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Reviewers: Tony Augarde [Editor], Don Mather, Sam Webster, Jonathan Woolf, Glyn Pursglove

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Hank & Frank II

Lineage LIN 106



1. Sunday
2. Lord Prepare Me
3. More Than You Know
4. If I Were a Bell
5. I Had the Craziest Dream
6. When Your Lover Has Gone
7. Chasing the Bird
8. Ill Wind
9. Jordu
10. The First Time I Saw Ella
11. Quintessence
12. You Don't Know What Love Is
13. Stay as Sweet as You Are
14. For All We Know
15. I'll Be Seeing You
Hank Jones - Piano
Frank Wess - Tenor sax
Mickey Roker - Drums
Marion Cowings - Vocals
Ilya Lushtak - Guitar
John Webber- Bass

Clearly this CD is a sequel - to a 2006 album entitled Hank and Frank. It brought together two octogenarians with a wealth of experience behind them. Hank Jones was a pianist who had virtually played for everyone in the jazz world. Hank - the elder brother of Thad Jones and Elvin Jones - had worked with everybody from Hot Lips Page to Coleman Hawkins, Ella Fitzgerald to Charlie Parker, Lester Young to Tony Williams. Frank Wess is, of course, best-known from his 11-year stint with Count Basie's orchestra, where he established himself not only as a memorable tenorist (often contrasting effectively with the more robust Frank Foster) but also as a pioneering flautist

Wess is heard on tenor sax here, although he gracefully steps aside on several tracks to give featured space to two other people: guitarist Ilya Lushtak and vocalist Marion Cowings. Lushtak is one of the main revelations of this CD: playing many clean-lined solos and fusing supportively with Frank's tenor in such tunes as Charlie Parker's beboppish Chasing the Bird. On Ill Wind, Frank sounds as mellifluous as Ben Webster.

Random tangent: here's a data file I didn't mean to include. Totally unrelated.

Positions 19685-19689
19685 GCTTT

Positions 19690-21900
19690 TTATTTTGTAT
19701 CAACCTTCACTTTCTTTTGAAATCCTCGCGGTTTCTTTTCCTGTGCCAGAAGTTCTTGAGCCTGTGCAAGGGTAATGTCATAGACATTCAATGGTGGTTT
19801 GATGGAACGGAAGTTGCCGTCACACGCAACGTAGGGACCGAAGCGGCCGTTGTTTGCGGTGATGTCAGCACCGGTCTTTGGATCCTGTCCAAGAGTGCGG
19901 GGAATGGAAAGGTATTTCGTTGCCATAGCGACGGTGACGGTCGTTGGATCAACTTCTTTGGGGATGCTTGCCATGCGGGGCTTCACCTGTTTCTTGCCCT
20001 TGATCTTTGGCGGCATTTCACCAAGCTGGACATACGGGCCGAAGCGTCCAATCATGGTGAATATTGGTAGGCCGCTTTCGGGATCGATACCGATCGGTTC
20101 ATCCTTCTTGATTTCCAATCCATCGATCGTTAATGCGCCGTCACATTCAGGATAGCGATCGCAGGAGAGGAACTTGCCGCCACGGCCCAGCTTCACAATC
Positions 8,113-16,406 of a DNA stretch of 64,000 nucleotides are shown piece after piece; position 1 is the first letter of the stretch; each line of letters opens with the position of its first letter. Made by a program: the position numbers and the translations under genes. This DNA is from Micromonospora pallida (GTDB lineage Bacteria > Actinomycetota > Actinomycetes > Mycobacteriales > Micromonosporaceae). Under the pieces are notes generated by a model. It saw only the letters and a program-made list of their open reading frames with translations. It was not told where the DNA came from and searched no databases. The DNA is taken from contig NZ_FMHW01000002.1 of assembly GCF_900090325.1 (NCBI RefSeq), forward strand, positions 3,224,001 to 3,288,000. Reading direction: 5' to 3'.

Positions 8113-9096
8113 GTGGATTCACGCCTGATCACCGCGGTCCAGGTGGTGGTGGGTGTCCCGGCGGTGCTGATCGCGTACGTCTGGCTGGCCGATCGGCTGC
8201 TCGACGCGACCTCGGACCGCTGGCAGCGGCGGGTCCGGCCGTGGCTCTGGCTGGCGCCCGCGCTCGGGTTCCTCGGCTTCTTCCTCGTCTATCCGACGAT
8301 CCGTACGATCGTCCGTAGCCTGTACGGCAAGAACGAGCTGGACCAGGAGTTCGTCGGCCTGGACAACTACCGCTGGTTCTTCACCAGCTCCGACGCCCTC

Marion Cowings is not so much a revelation as an embarrassment. His first name may be ambiguous but, like John Wayne (real name: Marion Morrison) he's a man - who mars too many tracks with his mediocre singing. He has apparently worked with Jon Hendricks, and he essays vocalese on such tracks as If I Were a Bell, but his intonation is sometimes dodgy. He takes up space which would be better occupied by more from Frank Wess. Cowings is not particularly bad: he is just not good enough to make me want to hear a lot of him. On tracks 10 to 13, he is accompanied only by Hank Jones, whose backings are consistently impeccable, but they can't conceal the shortcomings in the vocals on a number like Quintessence.

This album was apparently recorded at the same time as Hank & Frank, with the same line-up except for the addition of the vocalist. The good news is that guitarist Ilya Lushtak is given plenty of space to shine. The bad news is that Marion Cowings is given too much space to show his deficiencies.

Tony Augarde


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